b_0=-\frac{1}{2\log 2}
-\frac{\gamma}{4\log 2}-\frac 34+2\log_2\Gamma\Big(\frac14
\Big)-\log_2\pi
$$
and for $k\ne 0$
$$
b_k=\frac{1}{\log 2}\zeta\big(\chi_k,\tfrac 14\big)\frac
{\Gamma(\chi_k/2)}{1+\chi_k}.
$$
\section{A problem of Yekutieli and Mandelbrot}
\label{Yekutieli}
The following problem was left open (and attacked empirically)
in \cite{YeMa94} and later solved
in \cite{Prodinger97}.
If we have an extended binary tree, we label the leaves with 0, and,
recursively, if the left subtree of a node is labeled with $a$ and the
right subtree with $b$, we label the node with $\max\{a,b\}$ if $a\neq b$
and with $a+1$ otherwise. The value attached to the root is called
the {\sl register function\/} of the tree $t$. The value attached to a
particular node is the register function of the subtree having this node as
its root, as already discussed earlier in this paper.
The authors in \cite{YeMa94} consider
the {\sl bifurcation ratio (at the root)}.
It is meant to be the {\sl number of maximal subtrees (which is not the
same as the number of internal nodes (!)) having register function exactly
1 less than the register function of the entire tree}.
It was observed empirically that the expected value of this parameter is
asymptotically a periodic function of $\log_4n$ if all trees of
size $n$ ($n$ internal nodes) are considered to be equally likely.
Here, we want to settle this problem by explicitly describing the periodic
function in terms of the Fourier coefficients. In principle, a full
asymptotic expansion could be given, but the computation of the lower
order term becomes more and more complicated.
Now, let $w_{p,k,n}$ be the number of binary trees with $n$ nodes,
register function $p$, and Yekutieli--Mandelbrot--parameter $k$, and let
\begin{equation*}
W_p(z,y)=\sum_{n,k\ge0}w_{p,k,n}\,y^kz^n
\end{equation*}
be its bivariate generating function.
To find the expected values, we have to work with
$T_p(z)=\frac{\partial}{\partial y}W_p(z,y)|_{y=1}$ and
$T(z)=\sum_{p \ge 1 }T_p(z)$.
The coefficient of $z^n$ in $T(z)$, divided by $\frac{1}{n+1}\binom{2n}{n}$,
is the expected value sought by Yekutieli and Mandelbrot.
One finds for $p\ge1$
\begin{equation*}
W_p(z,y)=zy^2R_{p-1}^2(z)+2zyW_p(z,y)R_{p-1}(z)+2zW_p(z,y)\big(B(z)-
S_{p-1}(z)\big),
\end{equation*}
with $R_p(z)$ being the generating function of binary trees and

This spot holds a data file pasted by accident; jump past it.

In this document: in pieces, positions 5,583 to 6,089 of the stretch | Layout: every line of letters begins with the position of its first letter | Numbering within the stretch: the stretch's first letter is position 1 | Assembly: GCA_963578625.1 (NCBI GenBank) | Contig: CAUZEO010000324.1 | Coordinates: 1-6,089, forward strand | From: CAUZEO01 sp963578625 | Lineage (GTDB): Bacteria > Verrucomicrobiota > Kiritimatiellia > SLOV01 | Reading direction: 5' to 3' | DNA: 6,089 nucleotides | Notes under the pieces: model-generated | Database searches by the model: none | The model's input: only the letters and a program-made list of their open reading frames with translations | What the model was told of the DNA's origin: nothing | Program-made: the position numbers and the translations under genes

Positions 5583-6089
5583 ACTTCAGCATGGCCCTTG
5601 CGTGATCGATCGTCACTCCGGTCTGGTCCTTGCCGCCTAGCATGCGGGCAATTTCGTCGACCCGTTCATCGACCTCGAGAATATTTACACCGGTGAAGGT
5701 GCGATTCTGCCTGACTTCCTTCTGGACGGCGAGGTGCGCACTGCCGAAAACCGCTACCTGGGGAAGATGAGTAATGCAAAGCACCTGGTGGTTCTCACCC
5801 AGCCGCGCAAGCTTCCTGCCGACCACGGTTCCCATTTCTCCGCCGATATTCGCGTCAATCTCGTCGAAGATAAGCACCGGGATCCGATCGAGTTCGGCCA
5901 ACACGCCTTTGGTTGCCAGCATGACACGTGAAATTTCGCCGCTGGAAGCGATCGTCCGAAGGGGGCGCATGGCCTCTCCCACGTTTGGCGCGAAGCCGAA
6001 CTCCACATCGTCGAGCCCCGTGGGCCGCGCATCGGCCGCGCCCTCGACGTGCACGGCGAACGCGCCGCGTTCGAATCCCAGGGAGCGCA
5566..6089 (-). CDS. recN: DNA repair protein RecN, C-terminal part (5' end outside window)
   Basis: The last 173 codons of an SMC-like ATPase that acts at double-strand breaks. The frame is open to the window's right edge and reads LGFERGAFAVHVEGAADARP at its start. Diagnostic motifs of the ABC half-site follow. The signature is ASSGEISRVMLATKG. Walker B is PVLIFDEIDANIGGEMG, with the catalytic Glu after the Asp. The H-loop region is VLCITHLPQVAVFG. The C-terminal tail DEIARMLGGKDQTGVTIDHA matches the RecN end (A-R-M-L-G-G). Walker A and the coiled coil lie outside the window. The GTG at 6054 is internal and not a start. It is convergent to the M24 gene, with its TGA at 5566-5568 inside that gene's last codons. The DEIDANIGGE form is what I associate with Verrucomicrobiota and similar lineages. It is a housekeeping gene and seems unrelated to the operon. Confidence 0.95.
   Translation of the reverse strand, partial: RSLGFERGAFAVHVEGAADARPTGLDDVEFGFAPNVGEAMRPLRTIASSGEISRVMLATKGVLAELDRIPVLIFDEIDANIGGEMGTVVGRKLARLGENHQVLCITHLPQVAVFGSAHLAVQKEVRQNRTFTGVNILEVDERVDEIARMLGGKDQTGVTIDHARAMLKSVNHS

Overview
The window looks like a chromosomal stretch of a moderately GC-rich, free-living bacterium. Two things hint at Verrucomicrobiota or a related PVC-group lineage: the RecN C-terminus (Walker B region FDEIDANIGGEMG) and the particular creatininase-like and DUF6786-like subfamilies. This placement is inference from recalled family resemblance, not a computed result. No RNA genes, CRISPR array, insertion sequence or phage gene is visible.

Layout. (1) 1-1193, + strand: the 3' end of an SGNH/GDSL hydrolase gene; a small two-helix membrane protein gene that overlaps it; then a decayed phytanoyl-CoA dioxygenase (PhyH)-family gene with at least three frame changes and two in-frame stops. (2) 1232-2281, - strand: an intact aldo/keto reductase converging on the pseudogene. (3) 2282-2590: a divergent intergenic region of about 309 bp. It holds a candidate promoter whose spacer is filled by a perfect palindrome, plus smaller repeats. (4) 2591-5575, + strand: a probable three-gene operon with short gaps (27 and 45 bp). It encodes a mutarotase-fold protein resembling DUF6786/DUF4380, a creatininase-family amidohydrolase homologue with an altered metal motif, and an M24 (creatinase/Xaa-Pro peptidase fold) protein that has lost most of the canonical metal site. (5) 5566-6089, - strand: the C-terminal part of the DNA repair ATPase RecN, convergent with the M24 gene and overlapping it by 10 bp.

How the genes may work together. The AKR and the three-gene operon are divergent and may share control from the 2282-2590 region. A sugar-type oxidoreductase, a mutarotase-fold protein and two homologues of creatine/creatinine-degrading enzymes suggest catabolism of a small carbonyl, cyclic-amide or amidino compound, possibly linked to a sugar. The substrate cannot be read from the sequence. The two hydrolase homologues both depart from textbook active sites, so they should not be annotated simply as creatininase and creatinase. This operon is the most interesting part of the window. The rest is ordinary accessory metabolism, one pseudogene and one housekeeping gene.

register function $=p$, and $S_p(z)=\sum_{j\ge p}R_j(z)$.
Therefore
\begin{equation*}
T_p(z)=2zR_{p-1}^2(z)+2zR_p(z)R_{p-1}(z)+2zT_p(z)\big(B(z)-
S_{p}(z)\big),
\end{equation*}
and eventually (again with $z=u/(1+u)^2$)
\begin{align*}
T(z)&=2u+2\frac{1-u^2}{u}
\sum_{p\ge1}
\frac{u^{3\cdot2^{p-1}}}{{(1+u^{2^{p}})}^2(1-u^{2^{p}})}.
\end{align*}
One has to study the series
\begin{align*}
\sigma&=\sum_{p\ge1}
\frac{u^{3\cdot2^{p-1}}}{{(1+u^{2^{p}})}^2(1-u^{2^{p}})}
=\sum_{p\ge0, k\ge1}u^{2^p(2k+1)}(-1)^{k-1}\left\lfloor\tfrac{k+1}{2}
\right\rfloor\\
&=-\sum_{p,k\ge0}
ku^{2^p(4k+1)}+\sum_{p,k\ge0}
(k+1)u^{2^p(4k+3)}.
\end{align*}
Now, one performs a Mellin transform analysis in order to find
the local behaviour
\begin{equation*}
T(z)\sim 3 -\left(\frac{4{\mathcal {C}}}{(\log2)\pi}+5\right)\sqrt{1-4z}-
\frac{8}{\log2}\sum_{k\ne0}{\Gamma(\chi_k)}\beta(\chi_k-1)
(1-4z)^{(1-\chi_k)/2}.
\end{equation*}
Here, $\beta(s)=\zeta(s,\tfrac14)-\zeta(s,\tfrac34)$, which is the
function that appeared already in the odd--even merge problem,
$\chi_k={2\pi ik}/{\log2}$, and
$\mathcal{C}=\sum_{k\ge0}{(-1)^k}/{(2k+1)^2}=0.9159655942\dots
$ is Catalan's constant. Consequently we get this result:
The average value of the Yekutieli--Mandelbrot
parameter, if all binary trees of size $n$
are considered to be equally likely, is given by
\begin{equation*}
\frac{2{\mathcal {C}}}{(\log2)\pi}+\frac 52+\delta(\log_4n)+{\mathcal{ O}}\Big(
\frac 1n\Big).
\end{equation*}
The periodic function $\delta(x)$ has mean value 0 and admits the
following representation as a Fourier series,
\begin{equation*}
\delta(x)=-
\frac{2}{\log2}\sum_{k\ne0}
(\chi_k-1)\Gamma\Big(\frac{\chi_k}{2}\Big)\beta(\chi_k-1)
e^{ 2k\pi ix}.
\end{equation*}
One could also perform an analysis along the lines of Kemp
resp. Sedgewick \cite{Kemp79, Sedgewick78}; it would be based
on the exact formula
\begin{equation*}
[z^n]T(z)=\frac{2}{n+1}\binom{2n}{n}+2\sum_{m\ge1}\psi(m)
\left[
\binom{2n}{n+1-m}-2\binom{2n}{n-m}+\binom{2n}{n-1-m}
\right]
\end{equation*}
with
$
\psi(m)=\begin{cases}
-k\qquad &\text{if } m=2^i(4k+1)
\text{\quad for some $i$ and $k$,}\\
k+1\qquad &\text{if } m=2^i(4k+3)\text{\quad for some $i$ and $k$.}
\end{cases}
$
\section{Missing digits}\label{missing}
Interesting phenomena occur if several digits are forbidden.
We describe here the instance of $q=3$ and digits $\{0,2\}$,
i.\;e., the digit $1$ is forbidden. The set of strings
$0.a_1a_2\ldots$, with $a_i\in\{0,2\}$ is the classical
\textsl{Cantor set}. Thus considering $2\sum_{i\ge1}{X_i}3^{-i}$,
where the $X_i$ are independent and identically
distributed with probability distribution
$\P\{X=0\}=\P\{X=1\}=1/2$, we get a probability distribution
on the interval $[0,1]$ which is conveniently called
\textsl{Cantor distribution}. In \cite{GrPr96}, the moments of
a slightly more general distribution were investigated,
motivated by an earlier paper of Lad and Taylor \cite{LadTay92}; we sketch
the procedure. Denote $a_n$ the $n$th moment of the
Cantor distribution; it is not hard to see that
\begin{equation*}
a_n=\frac{1}{2(3^{n}-1)}\sum_{i=0}^{n-1}\binom ni2^{n-i}a_i,\quad n\ge1,
\quad a_0=1.
\end{equation*}
If one rewrites it as
$(2-3^{-n})a_n=\sum_{i=0}^{n}\binom ni2^{n-i}a_i$
and introduces the exponential generating function
$A(z)=\sum_{n\ge0}a_nz^n/n!$, it translates into
\begin{equation*}
2A(z)-2-A(\tfrac z3)+1=e^{2z/3}A(\tfrac z3)-1,
\end{equation*}
or
\begin{equation*}
A(z)=\frac{1+e^{2z/3}}{2}A(\tfrac z3)=\prod_{k\ge1}
\frac{1+e^{2z/3^k}}{2};
\end{equation*}
the last step was by iteration of the functional equation.
Slightly more useful than this infinite product is the
\textsl{Poisson transformed\/} generating function
$B(z)=e^{-z}A(z)$, since by a process called
\textsl{Depoissonization} one finds that $a_n\sim B(n)$.
There is a well written survey paper on the subject
by Jacquet and Szpankowski \cite{JaSz98}. We get
\begin{equation*}
B(z)=\frac{1+e^{-2z/3}}{2}B(\tfrac z3)=\prod_{k\ge1}
\frac{1+e^{-2z/3^k}}{2}.
\end{equation*}
To find the asymptotic behaviour of $B(z)$ for large $z$
(and thus $B(n)$ and thus $a_n$) we compute the
\textsl{Mellin transform\/} $B^*(s)$ of $B(z)$, viz.
\begin{equation*}